amberley asked if I’d thought of doing a Kickstarter project with Angles (or presumably anything else). I have, yes, of course, but I don’t know a whole lot about book *production*, just writing. I do know how much I get paid for a novel, so I figure that under any reasonable circumstances to produce a limited edition print book, I should probably at least double that number to account for production costs (editing, layout, cover art, interior art because what the hell, if I’m going to do it I might as well do it right, shipping, kickstarter’s percentage & probably many things I’m not thinking of), then probably add some percentage for just in case. That’s $30K on the shallow end, which takes into account I’m revising, not starting a novel from scratch.
That’s 10 times my most successful crowdfunding project. That’s a lot.
Now, Kickstarter has a much broader base to draw from than I do, and they don’t collect any money if the goal isn’t reached, so nobody’s out anything. They also have levels of donations, many of which people do entertaining things with. I can mostly only think of fun/ny things to do at the high end of the scale, but I imagine it would go something like this:
$10: a PDF of the book
$25: a PDF & a signed print edition of the book
$50: & your name in the acknowlegments
$100: & a print of the cover art
$500: & prints of the interior artwork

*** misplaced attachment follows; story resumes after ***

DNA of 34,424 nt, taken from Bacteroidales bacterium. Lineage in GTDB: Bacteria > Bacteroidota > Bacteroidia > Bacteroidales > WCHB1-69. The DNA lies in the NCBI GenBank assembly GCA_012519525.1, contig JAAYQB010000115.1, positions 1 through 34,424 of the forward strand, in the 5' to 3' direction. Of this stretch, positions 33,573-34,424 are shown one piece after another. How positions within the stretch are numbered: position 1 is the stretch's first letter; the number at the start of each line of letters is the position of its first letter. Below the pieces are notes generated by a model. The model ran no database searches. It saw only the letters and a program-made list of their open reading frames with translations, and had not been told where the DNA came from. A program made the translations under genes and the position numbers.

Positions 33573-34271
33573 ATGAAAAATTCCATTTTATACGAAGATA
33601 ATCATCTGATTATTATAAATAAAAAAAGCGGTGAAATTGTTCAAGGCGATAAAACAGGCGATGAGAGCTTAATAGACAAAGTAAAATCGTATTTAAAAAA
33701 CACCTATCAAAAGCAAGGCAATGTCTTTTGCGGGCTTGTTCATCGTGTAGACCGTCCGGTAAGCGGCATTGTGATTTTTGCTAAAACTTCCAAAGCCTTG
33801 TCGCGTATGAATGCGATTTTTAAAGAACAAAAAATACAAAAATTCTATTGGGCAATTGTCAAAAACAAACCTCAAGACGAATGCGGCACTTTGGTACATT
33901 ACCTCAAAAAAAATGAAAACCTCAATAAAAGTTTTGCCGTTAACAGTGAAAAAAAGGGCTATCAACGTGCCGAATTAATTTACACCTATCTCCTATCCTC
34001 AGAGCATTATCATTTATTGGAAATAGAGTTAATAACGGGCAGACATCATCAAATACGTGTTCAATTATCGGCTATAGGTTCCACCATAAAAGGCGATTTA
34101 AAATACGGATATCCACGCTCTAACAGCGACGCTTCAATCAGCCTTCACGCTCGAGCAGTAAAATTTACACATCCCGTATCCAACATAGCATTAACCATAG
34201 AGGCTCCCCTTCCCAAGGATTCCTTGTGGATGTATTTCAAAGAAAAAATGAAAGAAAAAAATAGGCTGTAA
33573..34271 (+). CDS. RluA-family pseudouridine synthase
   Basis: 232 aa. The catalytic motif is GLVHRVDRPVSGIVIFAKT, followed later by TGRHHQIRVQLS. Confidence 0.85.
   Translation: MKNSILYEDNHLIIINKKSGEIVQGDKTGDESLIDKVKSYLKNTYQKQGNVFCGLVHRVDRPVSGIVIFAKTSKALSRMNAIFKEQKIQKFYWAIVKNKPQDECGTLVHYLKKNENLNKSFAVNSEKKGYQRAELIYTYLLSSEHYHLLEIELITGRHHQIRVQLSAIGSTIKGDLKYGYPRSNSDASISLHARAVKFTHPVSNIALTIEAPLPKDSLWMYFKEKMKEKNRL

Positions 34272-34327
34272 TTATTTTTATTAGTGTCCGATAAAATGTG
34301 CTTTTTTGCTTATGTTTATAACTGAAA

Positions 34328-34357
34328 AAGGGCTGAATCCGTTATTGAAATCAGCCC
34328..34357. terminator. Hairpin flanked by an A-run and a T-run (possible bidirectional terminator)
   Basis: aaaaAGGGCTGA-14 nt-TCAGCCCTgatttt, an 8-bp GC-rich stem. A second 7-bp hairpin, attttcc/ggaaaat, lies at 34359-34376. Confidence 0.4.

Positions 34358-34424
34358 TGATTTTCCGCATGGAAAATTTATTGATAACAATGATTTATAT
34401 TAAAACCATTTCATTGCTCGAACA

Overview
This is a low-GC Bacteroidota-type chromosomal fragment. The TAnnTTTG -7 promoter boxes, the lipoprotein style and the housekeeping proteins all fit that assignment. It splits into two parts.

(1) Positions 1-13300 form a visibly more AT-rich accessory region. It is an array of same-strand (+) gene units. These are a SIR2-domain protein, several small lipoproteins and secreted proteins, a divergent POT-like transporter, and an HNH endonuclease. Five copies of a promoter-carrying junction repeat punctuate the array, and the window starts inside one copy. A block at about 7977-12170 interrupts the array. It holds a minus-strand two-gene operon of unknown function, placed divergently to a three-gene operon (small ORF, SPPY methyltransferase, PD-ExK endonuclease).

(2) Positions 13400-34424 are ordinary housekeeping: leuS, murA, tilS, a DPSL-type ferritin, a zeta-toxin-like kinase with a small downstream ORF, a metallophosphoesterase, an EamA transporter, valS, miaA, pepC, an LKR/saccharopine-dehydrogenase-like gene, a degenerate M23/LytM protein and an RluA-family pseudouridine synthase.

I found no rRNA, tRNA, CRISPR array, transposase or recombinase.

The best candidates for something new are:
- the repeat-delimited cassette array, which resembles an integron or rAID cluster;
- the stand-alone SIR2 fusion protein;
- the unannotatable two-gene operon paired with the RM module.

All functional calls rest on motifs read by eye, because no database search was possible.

$1000: & four additional copies of the book to hoard until you can sell them for an obscene amount on eBay
$5000: & I will hand-deliver your signed edition to you
$7500: …and sing “You Are The Wind Beneath My Wings”
$10K+: …in public.
Another thing Kickstarter suggests is making a video to sell your product. This is high on the list of things I’m bad at. I’m also not sure how well “I’m too busy making a living writing books to revise this one book I really really love and need to get paid so I’ll actually do it” would go over as a reason for a project. :)
amberley also asked “If you can sell it direct (as a Kindle e-book or a limited physical edition or both) for enough money, why do you care about selling it to a traditional publisher?” to which the answer is largely that I still believe traditional publishing is the way to reach a wider audience. I can round up about 200 direct buyers from my blogs & other web presences. I can probably get to a lot more if a project pops up on Amazon/BN.com/etc as “by CE Murphy”, but ultimately, I think there’s nothing like browsing a bookstore and finding new titles there. Maybe someday that’ll change, but for now, I still think dead trees are the best way to sell books.
At some point I /will/ try doing a direct sales through Kindle/etc, but there’s also the matter of editing. I think my books are better when a professional editor’s had a go at them, and I’d just as soon not be in the position of paying somebody to edit a book when normally somebody pays me so they can edit my book. There’s a lot to this business that the publisher takes care of, and I don’t, by and large, want to go into business as a publisher myself.
(eta: my mother would like me to make it clear that this idea is nuts and I’m not going to do it. So just for the record: this idea is nuts, and I’m not going to do it. I’ll do the crowdfunded revisions, probably. That will be Quite Sufficient. :))(x-posted from the essential kit)